Friday, January 25, 2008

Vatican Notes Challenge for Journalists

Communication-Council Officials Present Papal Message

VATICAN CITY, JAN. 24, 2008 ( Media professionals are called to defend the human person and his dignity, affirmed officials from the Pontifical Council for Social Communications.

The pontifical council president and secretary, respectively Archbishop Claudio Celli and Monsignor Paul Tighe, stated this today, the feast of St. Francis de Sales, patron of journalists.

They were presenting Benedict XVI's message for the 42nd World Day of Social Communications, to be celebrated May 4.

Noting how the communications media "can be instruments of our hope," Archbishop Celli stressed that "they can and must also be instruments at the service a more just and united world."

"It is no coincidence," he added, "that the Pope mentions, though briefly, the 'decisive' role the media have had and continue to have." He recalled how the Holy Father notes those sectors of human life in which the media "are a real resource, a blessing for everyone: literacy, socialization, the development of democracy and dialogue among peoples."

Archbishop Celli cited "the Pope's clear awareness and knowledge of the fact that unfortunately the media 'risk being transformed into systems aimed at subjecting humanity to agendas dictated by the dominant interests of the day.' This is the challenge facing the media, the challenge we must all face in our daily lives in order to become men and women who show solidarity to all mankind."

Jealous protection

Benedict XVI notes the fact that "the media can be used to 'create' events," Archbishop Celli observed before going on to ask: "If the media, rather than recounting events, 'create' them, what happens to mankind?" In this context, he noted, the Pope suggests "many people now think there is a need, in this sphere, for 'info-ethics,' just as we have bioethics in the field of medicine and in scientific research linked to life."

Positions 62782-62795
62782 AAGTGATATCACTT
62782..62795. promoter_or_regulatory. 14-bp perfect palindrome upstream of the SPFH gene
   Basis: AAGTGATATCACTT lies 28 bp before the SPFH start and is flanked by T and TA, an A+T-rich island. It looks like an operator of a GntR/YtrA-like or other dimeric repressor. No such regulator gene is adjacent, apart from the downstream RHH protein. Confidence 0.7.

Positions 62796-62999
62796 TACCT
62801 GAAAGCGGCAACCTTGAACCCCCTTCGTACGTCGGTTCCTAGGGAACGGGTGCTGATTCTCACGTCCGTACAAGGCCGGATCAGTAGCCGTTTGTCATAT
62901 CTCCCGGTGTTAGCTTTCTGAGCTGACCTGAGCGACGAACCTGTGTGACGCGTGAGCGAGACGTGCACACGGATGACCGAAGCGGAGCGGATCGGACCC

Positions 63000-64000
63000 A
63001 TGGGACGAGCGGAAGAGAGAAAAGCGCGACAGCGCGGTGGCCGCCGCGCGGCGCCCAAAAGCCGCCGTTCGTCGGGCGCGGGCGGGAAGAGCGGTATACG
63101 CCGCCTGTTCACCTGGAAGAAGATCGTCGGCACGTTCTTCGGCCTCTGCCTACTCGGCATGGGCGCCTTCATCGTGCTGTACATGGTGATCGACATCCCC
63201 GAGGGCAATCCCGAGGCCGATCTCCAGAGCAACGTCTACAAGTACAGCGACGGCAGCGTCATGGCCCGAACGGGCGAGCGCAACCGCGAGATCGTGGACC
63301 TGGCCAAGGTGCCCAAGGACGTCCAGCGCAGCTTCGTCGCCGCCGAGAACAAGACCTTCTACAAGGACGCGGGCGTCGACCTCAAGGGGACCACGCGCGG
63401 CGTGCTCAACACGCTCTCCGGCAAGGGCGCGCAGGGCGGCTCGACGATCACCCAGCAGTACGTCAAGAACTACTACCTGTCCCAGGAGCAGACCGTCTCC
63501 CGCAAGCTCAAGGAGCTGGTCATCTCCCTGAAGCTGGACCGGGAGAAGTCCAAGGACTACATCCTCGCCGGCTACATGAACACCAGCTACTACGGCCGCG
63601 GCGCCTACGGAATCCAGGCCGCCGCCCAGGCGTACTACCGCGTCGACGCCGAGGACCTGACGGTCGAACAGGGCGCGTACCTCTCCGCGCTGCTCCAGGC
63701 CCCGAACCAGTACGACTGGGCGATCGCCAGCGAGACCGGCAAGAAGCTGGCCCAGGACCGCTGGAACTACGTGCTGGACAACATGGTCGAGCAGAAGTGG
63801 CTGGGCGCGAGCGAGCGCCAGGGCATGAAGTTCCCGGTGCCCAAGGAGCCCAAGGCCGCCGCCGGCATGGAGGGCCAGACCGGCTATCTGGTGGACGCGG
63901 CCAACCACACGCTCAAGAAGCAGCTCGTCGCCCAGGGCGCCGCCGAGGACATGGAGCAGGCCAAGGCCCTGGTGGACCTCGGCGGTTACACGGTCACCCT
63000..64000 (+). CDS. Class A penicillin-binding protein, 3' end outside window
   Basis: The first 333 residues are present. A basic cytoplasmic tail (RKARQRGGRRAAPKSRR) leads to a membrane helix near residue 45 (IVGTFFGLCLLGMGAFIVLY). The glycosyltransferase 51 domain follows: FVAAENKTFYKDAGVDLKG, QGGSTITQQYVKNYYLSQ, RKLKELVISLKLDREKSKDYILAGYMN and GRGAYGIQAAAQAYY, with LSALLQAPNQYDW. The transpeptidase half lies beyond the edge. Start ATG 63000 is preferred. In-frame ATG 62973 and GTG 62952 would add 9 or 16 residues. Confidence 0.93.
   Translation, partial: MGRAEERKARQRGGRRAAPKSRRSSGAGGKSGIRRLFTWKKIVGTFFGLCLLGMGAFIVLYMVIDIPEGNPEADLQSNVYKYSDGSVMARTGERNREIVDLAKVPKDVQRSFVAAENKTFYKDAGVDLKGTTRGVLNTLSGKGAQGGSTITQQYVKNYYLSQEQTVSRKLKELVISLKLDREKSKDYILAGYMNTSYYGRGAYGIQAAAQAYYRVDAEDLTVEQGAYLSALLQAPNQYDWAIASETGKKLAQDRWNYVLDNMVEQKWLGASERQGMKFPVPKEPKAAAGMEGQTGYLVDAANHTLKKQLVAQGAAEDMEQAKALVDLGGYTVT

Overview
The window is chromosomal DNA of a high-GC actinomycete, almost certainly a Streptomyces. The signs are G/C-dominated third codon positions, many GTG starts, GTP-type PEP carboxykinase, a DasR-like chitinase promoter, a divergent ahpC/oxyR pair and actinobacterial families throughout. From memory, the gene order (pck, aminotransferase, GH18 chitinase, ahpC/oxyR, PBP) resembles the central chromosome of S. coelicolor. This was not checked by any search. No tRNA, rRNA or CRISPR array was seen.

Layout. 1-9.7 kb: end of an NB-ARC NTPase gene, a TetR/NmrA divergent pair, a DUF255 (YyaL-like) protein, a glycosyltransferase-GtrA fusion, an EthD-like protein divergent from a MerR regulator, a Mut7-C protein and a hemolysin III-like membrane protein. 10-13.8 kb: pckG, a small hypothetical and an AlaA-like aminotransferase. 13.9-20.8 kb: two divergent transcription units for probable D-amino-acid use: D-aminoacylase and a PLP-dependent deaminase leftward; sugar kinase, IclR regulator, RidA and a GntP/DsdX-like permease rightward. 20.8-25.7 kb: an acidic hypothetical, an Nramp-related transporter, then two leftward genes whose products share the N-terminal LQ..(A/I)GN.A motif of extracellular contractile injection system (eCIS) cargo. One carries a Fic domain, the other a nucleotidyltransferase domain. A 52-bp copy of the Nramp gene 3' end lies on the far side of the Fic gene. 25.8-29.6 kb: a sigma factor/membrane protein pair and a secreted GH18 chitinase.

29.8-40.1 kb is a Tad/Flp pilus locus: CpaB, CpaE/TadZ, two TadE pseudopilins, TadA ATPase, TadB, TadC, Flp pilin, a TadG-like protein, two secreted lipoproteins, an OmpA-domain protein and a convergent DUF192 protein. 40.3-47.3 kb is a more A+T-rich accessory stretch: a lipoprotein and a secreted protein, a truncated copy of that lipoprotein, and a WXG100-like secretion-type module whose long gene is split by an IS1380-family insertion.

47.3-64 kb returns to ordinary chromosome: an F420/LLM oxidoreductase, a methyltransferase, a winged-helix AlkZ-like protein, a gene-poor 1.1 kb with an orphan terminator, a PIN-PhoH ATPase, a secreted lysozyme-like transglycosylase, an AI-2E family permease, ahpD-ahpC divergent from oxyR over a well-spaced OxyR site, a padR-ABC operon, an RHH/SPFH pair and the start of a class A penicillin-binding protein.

These words of the Pope, the archbishop concluded, "make us even more aware of how much the social communications media are profoundly linked to mankind, and invite us to protect human beings jealously in all their environments and in everything that mankind is and is called to be."

For his part, Monsignor Tighe, speaking English, noted how the "true measure of progress is not to be found in the technical or logistical efficiency of the new means of communications alone, but in the purposes which they serve."

The Irish monsignor, who was appointed today as a prelate of honor, said that the media can place new technologies "at the service of individuals and communities in their search for the truth, or they can allow them to be used to promote their own interests and/or the interests of those they represent in ways that manipulate communities and individuals."

This papal message, Monsignor Tighe continued, encourages those who work in the media "to be vigilant in their efforts to make known the truth and to defend it 'against those who tend to deny or destroy it.' Media professionals are invited to defend the ethical underpinnings of their profession and to ensure that the 'centrality and the inviolable dignity of the human person' are always vindicated."

Finally, he recalled the numerous journalists throughout the world who "have suffered persecution, imprisonment and even death because of this commitment and because of their unwillingness to be silent in the face of injustice and corruption."